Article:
As the series moves onto the topic of defects, Chi Mount explains the differences between a reasonable skill and care obligation and a fitness for purpose obligation
Contractors and consultants are required to exercise a degree of care in the performance of their works and services. This might be an express contractual duty or, in the absence of such express provision, an implied duty. There are generally two standards of care: a duty to use reasonable skill and care, and a fitness for purpose obligation.
Reasonable skill and care
Professional designers are under a duty to act with reasonable skill and care. This duty arises by virtue of section 13 of the Supply of Goods and Services Act 1982, unless there is an express provision to the contrary in their terms of engagement. As a consultant is a professional person, the common law of negligence dictates they must use the level of skill and care to be expected of a reasonably competent member of the same profession, not just that expected of the average person.
Fitness for purpose
In contrast, a design and build contractor will generally be under an implied obligation to ensure that the completed building is reasonably fit for the purpose for which it is intended. This reflects a seller`s statutory duty under the Sale of Goods Act 1979 and the Supply of Goods and Services Act 1982, with a contract for the design and construction of a building being analogous to a sale of goods contract.
This default position can be modified by appropriate clauses in the building contract. For example, many of the standard forms of building contract (including the JCT forms) reduce the contractor’s design liability to that of reasonable skill and care.
What is the difference?
The distinction between an obligation to use reasonable skill and care in carrying out design services and a fitness for purpose obligation can be quite stark.
A fitness for purpose obligation is an absolute obligation to achieve a specified result; it is potentially a far higher standard to achieve. For a fitness for purpose obligation, the only question is whether the work is defective. It is no defence that a reasonably competent member of the same profession could be expected to have done the same in the circumstances.
However, an obligation to use reasonable skill and care will generally be satisfied if a design is prepared to a standard that a reasonably competent member of the same profession could be expected to have achieved, even if in exercising that level of skill and care the consultant has failed to achieve the desired result and this has led to a defect in the works.
This was illustrated in the much reported Supreme Court decision in MT Højgaard A/S vs E.ON Climate & Renewables UK Robin Rigg East Ltd. The contractor was required to design foundations for offshore wind turbines in accordance with an international standard, DNV-OS-J101 (J101). However, the contract also required it to ensure the foundations had a design life of 20 years.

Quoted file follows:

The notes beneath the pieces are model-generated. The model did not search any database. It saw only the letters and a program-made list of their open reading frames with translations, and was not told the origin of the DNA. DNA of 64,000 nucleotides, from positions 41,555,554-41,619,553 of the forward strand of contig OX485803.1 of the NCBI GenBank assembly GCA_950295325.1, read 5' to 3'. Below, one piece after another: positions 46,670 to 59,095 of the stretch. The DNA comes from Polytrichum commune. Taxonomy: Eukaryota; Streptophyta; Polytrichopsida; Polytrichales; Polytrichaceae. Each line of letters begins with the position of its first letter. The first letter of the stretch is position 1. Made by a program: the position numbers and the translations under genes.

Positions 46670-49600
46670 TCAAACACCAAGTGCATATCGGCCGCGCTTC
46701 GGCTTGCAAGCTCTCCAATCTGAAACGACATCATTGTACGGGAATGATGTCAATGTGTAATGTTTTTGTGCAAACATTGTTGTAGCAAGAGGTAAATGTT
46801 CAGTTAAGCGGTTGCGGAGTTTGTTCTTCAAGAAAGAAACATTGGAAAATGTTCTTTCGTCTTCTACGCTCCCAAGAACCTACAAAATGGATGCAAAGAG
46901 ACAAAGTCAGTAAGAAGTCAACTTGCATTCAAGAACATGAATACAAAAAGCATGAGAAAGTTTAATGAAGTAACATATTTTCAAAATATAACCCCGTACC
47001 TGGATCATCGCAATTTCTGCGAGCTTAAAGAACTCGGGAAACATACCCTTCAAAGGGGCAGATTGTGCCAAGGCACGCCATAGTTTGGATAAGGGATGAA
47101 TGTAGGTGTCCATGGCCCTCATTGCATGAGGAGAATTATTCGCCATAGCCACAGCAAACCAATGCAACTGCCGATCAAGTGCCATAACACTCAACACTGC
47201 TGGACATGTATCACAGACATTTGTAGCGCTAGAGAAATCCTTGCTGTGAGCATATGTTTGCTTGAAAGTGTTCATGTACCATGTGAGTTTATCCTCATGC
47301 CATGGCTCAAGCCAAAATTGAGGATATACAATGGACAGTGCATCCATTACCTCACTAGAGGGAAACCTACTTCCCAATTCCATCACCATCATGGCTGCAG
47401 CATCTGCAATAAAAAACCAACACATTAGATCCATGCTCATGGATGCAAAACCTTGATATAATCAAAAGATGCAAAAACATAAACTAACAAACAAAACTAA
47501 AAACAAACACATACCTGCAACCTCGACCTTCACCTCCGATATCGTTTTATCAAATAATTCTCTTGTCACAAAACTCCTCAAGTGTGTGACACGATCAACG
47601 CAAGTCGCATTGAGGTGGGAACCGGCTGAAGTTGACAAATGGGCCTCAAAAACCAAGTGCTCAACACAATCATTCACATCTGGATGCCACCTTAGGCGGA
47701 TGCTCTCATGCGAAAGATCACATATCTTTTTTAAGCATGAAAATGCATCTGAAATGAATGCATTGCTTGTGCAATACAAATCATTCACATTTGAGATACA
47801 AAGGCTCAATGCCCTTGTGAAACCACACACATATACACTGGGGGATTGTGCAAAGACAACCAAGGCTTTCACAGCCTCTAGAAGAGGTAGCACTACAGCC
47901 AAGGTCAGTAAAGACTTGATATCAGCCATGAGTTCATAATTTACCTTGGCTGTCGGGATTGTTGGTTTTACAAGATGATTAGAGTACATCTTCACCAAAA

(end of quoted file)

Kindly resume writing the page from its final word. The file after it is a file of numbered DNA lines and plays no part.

The contractor complied with international standard J101, which unbeknown to it contained an error, resulting in the foundations failing to have a design life of 20 years. The Supreme Court held that while it was reasonable for the contractor to rely on international standard J101 (and so it had exercise reasonable skill and care in the design), it remained liable because the design of the foundations did not achieve the design life of 20 years (a fitness for purpose obligation).
Most professional indemnity insurance policies only cover the insured in the event of a claim arising out of the insured’s professional negligence (in other words, a failure to exercise reasonable skill and care). They generally do not provide cover against a contractual claim for breach of a fitness for purpose obligation. In some circumstances, policies may even be completely invalidated if the insured has agreed to a fitness for purpose obligation.
Contractors and consultants should therefore be wary about accepting a fitness for purpose obligation to avoid suffering uninsured losses. In particular, fitness for purpose obligations are not always as obvious as having the words “fitness for purpose” in them. For example, an obligation to meet a performance specification may be absolute and thus a fitness for purpose obligation.
For the same reason, it is often advisable for employers not to seek to impose fitness for purpose obligations, as although they may appear to give the employer a better chance of a successful claim should there be a defect in the works, they may lead to an uninsured claim which does not help either party.
However, ultimately, design liability is a risk is to be negotiated and priced. For example, a contractor may be prepared to accept a fitness for purpose obligation, subject to a cap on its liability. Indeed, this is common practice under engineering contracts.
Our next instalment in this series will look at defects at practical completion. In particular, when does a defect stop practical completion and what is just a snagging item?
Chi Mount is a senior associate at Charles Russell Speechlys